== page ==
Parliamentary meeting in H of C on Arms Trade, Human rights and Colombia
in response to FCO support of
Date: Monday 19th June, 11.00 am
Venue: House of Commons, Room W1
On Monday the 19th of June, the Foreign Office is hosting a meeting to prepare for a summit in Madrid in early July at which Foreign Ministers from throughout Europe will discuss contributing funds to
Plan Colombia. Colombian President Andres Pastrana devised
Plan Colombia with the aid of US advisers. One of its central planks is a massive injection of funds and training into the Colombian military. Officials from all E.U. countries will attend the meeting in London, along with Switzerland, Norway, Canada, Japan, the U.S., the Inter-American Development Bank and the World Bank.
Mark Bromley of Campaign Against Arms Trade said;
There are a lot of questions which need to be asked about UK’s involvement in
Plan Colombia. Any assistance given may well be used to strengthen the Colombian military, whose human rights record remains one of the worst in the Western Hemisphere.
We also want to know why Britain is continuing to export arms to Colombia, including £500,000 worth of small arms in the last three years, and even train the Colombian army. In doing so the British government makes a mockery of its supposed
ethical foreign policy.
Paramilitary groups, acting with the support of the Colombian military, are responsible for around 80% of all human rights abuses in Colombia. They have killed thousands of peasants, human rights activists and trade unionists as part of their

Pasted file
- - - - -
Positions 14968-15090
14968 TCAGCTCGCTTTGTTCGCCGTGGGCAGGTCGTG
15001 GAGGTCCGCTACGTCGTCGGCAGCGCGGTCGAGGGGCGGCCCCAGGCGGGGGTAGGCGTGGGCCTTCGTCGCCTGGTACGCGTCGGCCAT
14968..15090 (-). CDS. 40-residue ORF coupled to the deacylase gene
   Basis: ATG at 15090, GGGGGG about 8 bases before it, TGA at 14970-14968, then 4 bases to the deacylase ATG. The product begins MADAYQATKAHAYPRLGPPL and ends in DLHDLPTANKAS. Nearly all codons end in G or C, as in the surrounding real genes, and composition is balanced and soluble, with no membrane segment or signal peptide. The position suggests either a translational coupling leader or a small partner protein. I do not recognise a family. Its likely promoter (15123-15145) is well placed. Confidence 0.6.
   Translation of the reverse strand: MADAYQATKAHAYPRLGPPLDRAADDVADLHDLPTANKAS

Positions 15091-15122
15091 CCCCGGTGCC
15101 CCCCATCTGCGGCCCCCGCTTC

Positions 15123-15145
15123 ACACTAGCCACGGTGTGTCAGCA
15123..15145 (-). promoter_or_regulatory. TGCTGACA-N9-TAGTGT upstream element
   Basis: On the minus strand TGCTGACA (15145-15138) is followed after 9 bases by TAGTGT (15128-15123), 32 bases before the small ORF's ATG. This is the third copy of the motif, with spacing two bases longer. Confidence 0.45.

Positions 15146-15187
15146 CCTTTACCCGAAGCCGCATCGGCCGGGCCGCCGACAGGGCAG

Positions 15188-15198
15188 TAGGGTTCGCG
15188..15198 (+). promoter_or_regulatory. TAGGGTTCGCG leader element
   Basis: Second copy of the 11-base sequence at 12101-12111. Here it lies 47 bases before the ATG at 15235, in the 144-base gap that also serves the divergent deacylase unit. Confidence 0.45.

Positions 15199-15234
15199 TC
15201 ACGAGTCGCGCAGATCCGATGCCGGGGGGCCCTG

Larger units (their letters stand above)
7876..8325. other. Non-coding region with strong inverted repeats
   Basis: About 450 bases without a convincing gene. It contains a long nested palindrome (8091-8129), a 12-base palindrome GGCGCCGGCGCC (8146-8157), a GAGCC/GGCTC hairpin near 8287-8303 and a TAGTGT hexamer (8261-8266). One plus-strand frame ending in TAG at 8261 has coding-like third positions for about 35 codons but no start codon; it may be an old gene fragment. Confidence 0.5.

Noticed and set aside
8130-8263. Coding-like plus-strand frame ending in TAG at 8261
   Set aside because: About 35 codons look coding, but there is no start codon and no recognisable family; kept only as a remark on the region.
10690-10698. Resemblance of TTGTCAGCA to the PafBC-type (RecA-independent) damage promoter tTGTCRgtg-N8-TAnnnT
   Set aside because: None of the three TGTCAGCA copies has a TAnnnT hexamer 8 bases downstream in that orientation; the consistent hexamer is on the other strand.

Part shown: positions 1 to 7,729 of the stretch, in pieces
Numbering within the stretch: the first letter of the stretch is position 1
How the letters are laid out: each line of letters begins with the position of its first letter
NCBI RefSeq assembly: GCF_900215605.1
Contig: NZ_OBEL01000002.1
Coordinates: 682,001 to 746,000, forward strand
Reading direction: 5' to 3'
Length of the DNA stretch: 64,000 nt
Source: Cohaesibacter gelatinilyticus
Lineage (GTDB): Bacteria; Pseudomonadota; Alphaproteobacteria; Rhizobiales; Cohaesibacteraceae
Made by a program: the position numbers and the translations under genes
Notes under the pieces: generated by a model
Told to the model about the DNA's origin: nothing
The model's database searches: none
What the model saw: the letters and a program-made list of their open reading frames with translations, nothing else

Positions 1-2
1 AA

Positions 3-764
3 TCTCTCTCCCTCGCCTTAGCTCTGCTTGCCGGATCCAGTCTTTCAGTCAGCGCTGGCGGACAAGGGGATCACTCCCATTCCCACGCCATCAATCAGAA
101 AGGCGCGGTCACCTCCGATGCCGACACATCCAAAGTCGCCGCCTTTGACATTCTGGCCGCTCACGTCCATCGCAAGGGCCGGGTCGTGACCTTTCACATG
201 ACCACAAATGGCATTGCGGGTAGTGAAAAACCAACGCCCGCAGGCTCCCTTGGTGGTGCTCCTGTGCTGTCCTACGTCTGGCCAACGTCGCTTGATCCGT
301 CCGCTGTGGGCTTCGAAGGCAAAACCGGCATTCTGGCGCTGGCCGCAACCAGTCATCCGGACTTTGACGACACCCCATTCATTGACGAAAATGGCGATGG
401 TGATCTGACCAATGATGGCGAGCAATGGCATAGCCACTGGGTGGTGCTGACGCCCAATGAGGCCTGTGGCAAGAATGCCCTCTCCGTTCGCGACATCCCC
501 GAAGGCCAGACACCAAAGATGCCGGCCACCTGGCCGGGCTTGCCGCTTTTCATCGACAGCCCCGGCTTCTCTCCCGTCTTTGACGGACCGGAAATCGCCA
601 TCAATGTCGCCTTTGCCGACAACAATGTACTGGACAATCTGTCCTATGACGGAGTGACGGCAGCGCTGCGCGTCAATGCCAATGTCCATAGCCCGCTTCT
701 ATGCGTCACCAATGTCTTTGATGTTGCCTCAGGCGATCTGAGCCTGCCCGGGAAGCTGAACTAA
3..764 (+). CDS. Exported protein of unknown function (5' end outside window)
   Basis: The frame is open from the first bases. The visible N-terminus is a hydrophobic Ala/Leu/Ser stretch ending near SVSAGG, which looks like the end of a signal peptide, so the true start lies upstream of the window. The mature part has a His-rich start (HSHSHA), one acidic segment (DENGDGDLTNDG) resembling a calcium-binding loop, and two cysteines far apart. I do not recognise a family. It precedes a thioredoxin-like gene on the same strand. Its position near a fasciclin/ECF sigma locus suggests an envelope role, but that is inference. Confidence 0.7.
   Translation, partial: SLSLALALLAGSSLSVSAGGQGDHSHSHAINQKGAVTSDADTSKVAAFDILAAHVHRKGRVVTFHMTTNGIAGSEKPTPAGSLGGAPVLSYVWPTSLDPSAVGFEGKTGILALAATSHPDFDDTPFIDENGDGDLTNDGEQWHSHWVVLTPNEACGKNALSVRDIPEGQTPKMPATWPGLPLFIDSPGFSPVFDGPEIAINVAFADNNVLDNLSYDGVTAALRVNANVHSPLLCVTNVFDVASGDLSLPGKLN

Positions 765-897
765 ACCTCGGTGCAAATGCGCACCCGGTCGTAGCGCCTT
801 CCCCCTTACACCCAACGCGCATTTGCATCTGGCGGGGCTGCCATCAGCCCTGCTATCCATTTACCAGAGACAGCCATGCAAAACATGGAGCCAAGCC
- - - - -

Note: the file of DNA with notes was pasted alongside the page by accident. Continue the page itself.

dirty war against guerrilla insurgents, and have forced over one and a half million people from their homes. Over the last ten years over 35,000 civilians have died in Colombia’s ongoing civil war between Guerrilla insurgents and the Government.
A recent Human Rights Watch report links half of Colombia’s eighteen brigade level units to paramilitary activity. The military itself has also been directly involved in gross human rights abuses. According to the National Human Rights Ombudsman, the Colombian army was responsible for five massacres of civilians during the first five months of 1999.
Despite this overwhelming evidence of the Colombian military’s support and even participation in paramilitary activity, the Foreign Secretary, Robin Cook, recently stated that he;
welcomed the steps that have been taken under President Pastrana’s government to make sure that the police and the army are there to uphold human rights, not to break human rights, and that there is no culture of impunity anywhere within Colombia.
The meeting is organised by the Colombian Refugee Association. CAAT will be speaking on UK’s sales of weaponry to Colombia and its training of their military. There will also be talks on
Plan Colombia, the human rights situation in Colombia and the plight of Colombian asylum seekers in Britain today. A member of the U’wa tribe will also be speaking about his peoples’ struggle against Occidental Petroleum and the destructive impact of oil mining on their traditional lands.
Contact Rachel Harford on 020 7281 0297 (CAAT office)